You will need the following methods/fields from different objects in the psycopg2 driver: psycopg2.connect(), cursor(), cursor.execute() , cursor .fetchall(), cursor.description .

For documentation, see: https://www.python.org/dev/peps/pep-0249 /
Exercise 2b. Obtaining metadata

1. Fill in the TODO parts of pgmeta.py. It uses the information_schema tables (from exercise 1) and packages them in terms of Meta, Table, and Column objects. These classes are defined in dbmeta.py for your convenience; see the usage information at the beginning.
Please collect metadata only for non-system classes, that is, those for which schema = ‘public’
2. Run python3 pgmeta.py
Expected output is like this:

[advisor] -> [student]
[course] -> [department]
[department|dept_name|building|budget] …
Step 2c. Visualization

Go to nomnoml.com; the text on the page is editable. Delete that text and replace it with the output from the previous step. You should see a graph. In the next exercise, we will get the graph from a python based web server.
Python http
Exercise 3 (Inlab). Introduction to python http library

We will use create an extremely rudimentary web server to serve up the information obtained in the previous exercise. The objective of this exercise is to acquaint you (or remind) you of the http protocol)


1. Fill in the TODO section in the pyweb.py file.
2. From a browser go to http://localhost:8000/meta. You should see the exact output from the previous exercise. This is because the output of pgmeta.get_meta_data is wrapped up inside <pre></pre>

Python + JS + Visualization
Exercise 4 (Take-home ) . Understanding the node ecosystem
The objective of this exercise is to understand the modern way in which javascript code is packaged and made available to the browser. See pgweb2.py, a slight modification of the previous exercise. The code remains identical, and only the html sent to the browser is different.

1. > npm. Verify that it is version 6.13.
> node. Verify that it is version 13.6
2. > mkdir view # This will contain all the browser-related view elements.
3. > cd view
4. > npm install webpack; npm install nomnoml
5. > mkdir src # Under view
6. Create a file src/index.js with the line “global.
7. nomnoml = require(‘nomnoml’)
8. Run webpack (in the view directory)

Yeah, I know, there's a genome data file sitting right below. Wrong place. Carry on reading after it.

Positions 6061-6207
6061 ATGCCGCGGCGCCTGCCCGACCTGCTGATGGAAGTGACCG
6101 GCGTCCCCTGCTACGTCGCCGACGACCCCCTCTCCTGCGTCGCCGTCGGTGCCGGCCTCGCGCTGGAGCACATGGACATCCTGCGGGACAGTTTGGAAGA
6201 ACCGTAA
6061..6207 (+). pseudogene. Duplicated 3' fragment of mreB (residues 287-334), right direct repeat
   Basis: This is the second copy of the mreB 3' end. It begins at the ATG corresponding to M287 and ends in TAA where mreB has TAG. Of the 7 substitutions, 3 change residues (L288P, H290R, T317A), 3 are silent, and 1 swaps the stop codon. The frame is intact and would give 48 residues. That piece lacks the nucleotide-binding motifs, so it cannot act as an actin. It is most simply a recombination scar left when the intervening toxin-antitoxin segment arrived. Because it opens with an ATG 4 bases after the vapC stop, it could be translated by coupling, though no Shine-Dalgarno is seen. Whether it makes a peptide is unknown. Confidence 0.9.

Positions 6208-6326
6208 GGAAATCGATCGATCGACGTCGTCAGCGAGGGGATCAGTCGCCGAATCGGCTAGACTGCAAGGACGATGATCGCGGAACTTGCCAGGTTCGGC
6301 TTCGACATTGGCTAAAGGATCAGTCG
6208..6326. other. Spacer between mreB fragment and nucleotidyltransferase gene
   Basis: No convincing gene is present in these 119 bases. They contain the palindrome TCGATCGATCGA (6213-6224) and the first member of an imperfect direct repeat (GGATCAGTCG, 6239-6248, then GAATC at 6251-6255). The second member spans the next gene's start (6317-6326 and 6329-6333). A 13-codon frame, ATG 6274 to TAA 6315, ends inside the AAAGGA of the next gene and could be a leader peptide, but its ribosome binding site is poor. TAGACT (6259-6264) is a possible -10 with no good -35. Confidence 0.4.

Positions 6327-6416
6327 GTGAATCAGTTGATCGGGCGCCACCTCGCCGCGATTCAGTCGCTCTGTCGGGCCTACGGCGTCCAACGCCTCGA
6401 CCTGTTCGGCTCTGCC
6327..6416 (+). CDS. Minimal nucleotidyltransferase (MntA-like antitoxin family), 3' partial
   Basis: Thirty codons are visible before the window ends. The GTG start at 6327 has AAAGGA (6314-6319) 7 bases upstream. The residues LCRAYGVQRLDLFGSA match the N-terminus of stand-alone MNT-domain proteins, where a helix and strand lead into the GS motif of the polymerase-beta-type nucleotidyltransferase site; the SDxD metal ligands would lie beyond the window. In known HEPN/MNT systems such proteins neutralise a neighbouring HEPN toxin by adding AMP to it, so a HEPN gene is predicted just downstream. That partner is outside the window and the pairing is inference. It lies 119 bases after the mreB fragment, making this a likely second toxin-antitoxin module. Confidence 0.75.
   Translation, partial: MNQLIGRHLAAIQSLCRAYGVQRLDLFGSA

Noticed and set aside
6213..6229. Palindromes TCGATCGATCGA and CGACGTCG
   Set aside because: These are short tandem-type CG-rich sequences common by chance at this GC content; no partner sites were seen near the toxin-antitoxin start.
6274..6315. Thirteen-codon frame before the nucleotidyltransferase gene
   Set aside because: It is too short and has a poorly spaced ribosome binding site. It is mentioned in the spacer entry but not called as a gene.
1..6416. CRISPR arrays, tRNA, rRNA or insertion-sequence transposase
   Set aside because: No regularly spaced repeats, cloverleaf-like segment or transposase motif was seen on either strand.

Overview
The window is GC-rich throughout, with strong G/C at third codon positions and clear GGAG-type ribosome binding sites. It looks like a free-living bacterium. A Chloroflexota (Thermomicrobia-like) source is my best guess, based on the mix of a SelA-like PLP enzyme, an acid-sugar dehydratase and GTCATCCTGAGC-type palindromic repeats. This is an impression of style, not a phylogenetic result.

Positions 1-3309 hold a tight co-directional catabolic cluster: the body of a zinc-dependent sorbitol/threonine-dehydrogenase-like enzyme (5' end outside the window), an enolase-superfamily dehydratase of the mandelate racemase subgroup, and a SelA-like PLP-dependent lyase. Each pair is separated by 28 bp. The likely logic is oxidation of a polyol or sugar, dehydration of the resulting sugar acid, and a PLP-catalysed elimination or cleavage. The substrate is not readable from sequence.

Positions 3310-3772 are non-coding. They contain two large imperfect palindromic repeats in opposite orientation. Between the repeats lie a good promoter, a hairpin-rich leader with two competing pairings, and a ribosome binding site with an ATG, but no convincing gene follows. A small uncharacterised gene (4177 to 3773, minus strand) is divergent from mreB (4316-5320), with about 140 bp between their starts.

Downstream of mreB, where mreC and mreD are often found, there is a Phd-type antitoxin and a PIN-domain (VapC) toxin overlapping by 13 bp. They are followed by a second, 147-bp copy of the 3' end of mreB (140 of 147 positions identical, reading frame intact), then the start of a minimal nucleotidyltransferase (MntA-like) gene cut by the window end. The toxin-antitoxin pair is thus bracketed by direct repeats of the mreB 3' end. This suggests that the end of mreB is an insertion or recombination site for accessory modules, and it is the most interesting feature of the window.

> ./node_modules/.bin/webpack
This should create a dist/main.js
9. Modify pyweb2.py. As mentioned above, only the html sent to the browser is different; the python code does not need any modification. See
https://github.com/skanaar/nomnoml for an example of what the html should look like.

Exercise 5. (Take-home) Two-way interaction, html forms + db
This exercise introduces HTML forms. When the server is contacted at
http://localhost:8000/add, one should be able to select a table a dropdown list of tables, and then fill in a form containing a field for each column. Once the user hits submit, the backend inserts the corresponding record. All the html is generated dynamically.

Now for some details.
1. Open ex5-sample.html. This is the desired view. You need to produce dynamic variations of this for any table. It is essential that you follow the same format, for ease of automated evaluation.
2. Note that it has two forms. The upper part contains a drop-down list of table names and a select table button. The lower form shows a set of fields that are specific to a selected table specific to the student table, and an add button.
3. Note that the first time, there is no table selection, so the bottom form isn’t shown. When a table is selected, the corresponding set of field names and text fields are shown. When the user hits Add on the browser, the do_POST() method gets called. It retrieves the user input data from the message, creates a SQL insert query dynamically and executes it. If successful, it responds with the same form with fields emptied. If unsuccessful, it responds with the form filled as the user had done.
4. We have not supplied any code for this exercise, but you can start with pyweb2 and add a do_POST method to handle submissions.

Corrections in zip file.
1. dbmeta.py: Change db_exec to dbexec
2. dbmeta.py: If your version of python3 is old, it is likely that you will get an error in the first line. If so, comment out “from __future__ import annotations”, and add the following two declarations:
class Column: pass class Table: pass